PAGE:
Home > A Brief History of Coffs Harbour Surf Life Saving

A Brief History of Coffs Harbour Surf Life Saving

By 1909 surf bathing had become a popular pastime, as recorded in the following Advocate newspaper reports- September 17, 1909 “Coffs Harbour Surf Bathing Club. ~ At a well-attended meeting in the Pier Hall last Monday night, Mr W. Moore presiding, it was decided to proper launch surf bathing this summer in Coffs Harbour.


The beginning . . . Jetty Surf Club

The matter of where the dressing sheds should be built was discussed at length and eventually it was decided to raise funds to build two on the Coffs Harbour Beach between the jetty and the headland, and two on Boambee Beach.

This was the beginning of the Jetty Surf Club which steadily grew until 1914 when World War I took all the districts young men away, however it was reborn by 1920 when the survivors of the Great War drifted back into town.

In the 1922-23 season the first surf life saving awards were gained by the following members: Roy Fern, Tom Gleeson, Claude Langbridge, H.R.Townsen, Bill Curran, Bill Hayes, A. J. Shrives, Sam Hearfield and Charlie Hawkins.

The club provided a vital service until 1937 when Jetty Beach was fully enclosed and led to clubs demise.

 

The Start of Coffs Harbour Surf Life Saving Club Park Beach

In February 1923 a meeting was held in the School of Arts at Top Town to discuss the formation of a second club. This was followed by another meeting on March 1, at which officers were elected, and a further meeting on March 15 to consolidate the formation of the new club.This was the genesis of the Coffs Harbour Surf Life Saving Club.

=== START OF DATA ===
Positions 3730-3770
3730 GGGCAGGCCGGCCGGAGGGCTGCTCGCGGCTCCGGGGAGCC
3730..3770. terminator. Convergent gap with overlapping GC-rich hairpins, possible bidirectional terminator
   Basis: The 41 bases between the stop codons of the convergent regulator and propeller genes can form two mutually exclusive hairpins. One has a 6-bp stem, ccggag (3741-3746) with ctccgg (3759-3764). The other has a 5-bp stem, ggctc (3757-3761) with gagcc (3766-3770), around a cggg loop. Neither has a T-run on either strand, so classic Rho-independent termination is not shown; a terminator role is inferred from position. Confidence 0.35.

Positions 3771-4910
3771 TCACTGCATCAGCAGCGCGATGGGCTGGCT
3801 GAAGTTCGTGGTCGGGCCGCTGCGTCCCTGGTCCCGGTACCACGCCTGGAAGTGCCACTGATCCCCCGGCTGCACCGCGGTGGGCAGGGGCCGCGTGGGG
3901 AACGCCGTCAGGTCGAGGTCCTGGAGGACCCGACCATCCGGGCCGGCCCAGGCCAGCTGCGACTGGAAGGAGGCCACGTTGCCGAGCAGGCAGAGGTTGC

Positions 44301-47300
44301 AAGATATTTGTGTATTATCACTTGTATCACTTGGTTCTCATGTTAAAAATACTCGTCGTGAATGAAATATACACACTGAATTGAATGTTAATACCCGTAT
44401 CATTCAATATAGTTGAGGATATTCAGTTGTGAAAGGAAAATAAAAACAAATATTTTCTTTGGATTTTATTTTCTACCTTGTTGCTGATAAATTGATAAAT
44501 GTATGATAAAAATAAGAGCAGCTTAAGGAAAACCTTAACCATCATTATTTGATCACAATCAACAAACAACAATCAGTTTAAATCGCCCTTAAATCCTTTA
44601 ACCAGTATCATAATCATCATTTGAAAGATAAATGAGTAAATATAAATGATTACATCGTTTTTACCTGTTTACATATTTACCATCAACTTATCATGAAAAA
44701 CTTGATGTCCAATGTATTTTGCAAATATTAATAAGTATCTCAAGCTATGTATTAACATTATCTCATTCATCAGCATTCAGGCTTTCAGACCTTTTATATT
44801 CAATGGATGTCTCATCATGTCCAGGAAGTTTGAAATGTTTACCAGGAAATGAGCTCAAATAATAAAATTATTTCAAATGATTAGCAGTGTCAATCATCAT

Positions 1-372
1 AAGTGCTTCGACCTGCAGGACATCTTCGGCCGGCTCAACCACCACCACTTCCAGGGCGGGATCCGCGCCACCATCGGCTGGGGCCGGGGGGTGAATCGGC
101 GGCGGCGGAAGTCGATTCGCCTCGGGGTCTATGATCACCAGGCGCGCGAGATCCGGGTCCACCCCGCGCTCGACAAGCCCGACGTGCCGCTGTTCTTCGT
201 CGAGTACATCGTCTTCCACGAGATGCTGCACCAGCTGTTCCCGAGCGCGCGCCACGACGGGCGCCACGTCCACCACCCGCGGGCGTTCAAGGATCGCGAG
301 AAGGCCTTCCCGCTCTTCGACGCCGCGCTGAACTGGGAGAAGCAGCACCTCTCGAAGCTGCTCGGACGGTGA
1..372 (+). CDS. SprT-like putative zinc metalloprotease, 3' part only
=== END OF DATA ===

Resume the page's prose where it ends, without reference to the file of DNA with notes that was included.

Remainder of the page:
Some members of the Jetty Club joined the new club, but according to one of the new original members, Ernie Eeley, “it was not a breakaway move”, and members of the new club had no affiliation with the Jetty Club.

The first Bronze Squad in 1924 consisted of Horrie Riding, Reg Shanahan, Walt Hoschke, ErnHoschke, ErnEeley, Vic Williams, Percy Russell, Hilton Thompson, Roy Blanchard, Bill Anderson, Dick Gailer and Eddy Smiles.

Things were very difficult in the early days and white ants made a quick meal of the original amenities constructed by the Surf Club at Park Beach and in 1926 it was decided to “go the whole hog” and build in brick. The bricks were transported, via the Park Beach track, to the clubhouse site by a horse team, driven by Jim Keener. The transport cost was more than the 3000 bricks. The building was officially opened on Sunday October 3, 1926. The ceremony was notable for the people, who didn’t come, including the town band.

 

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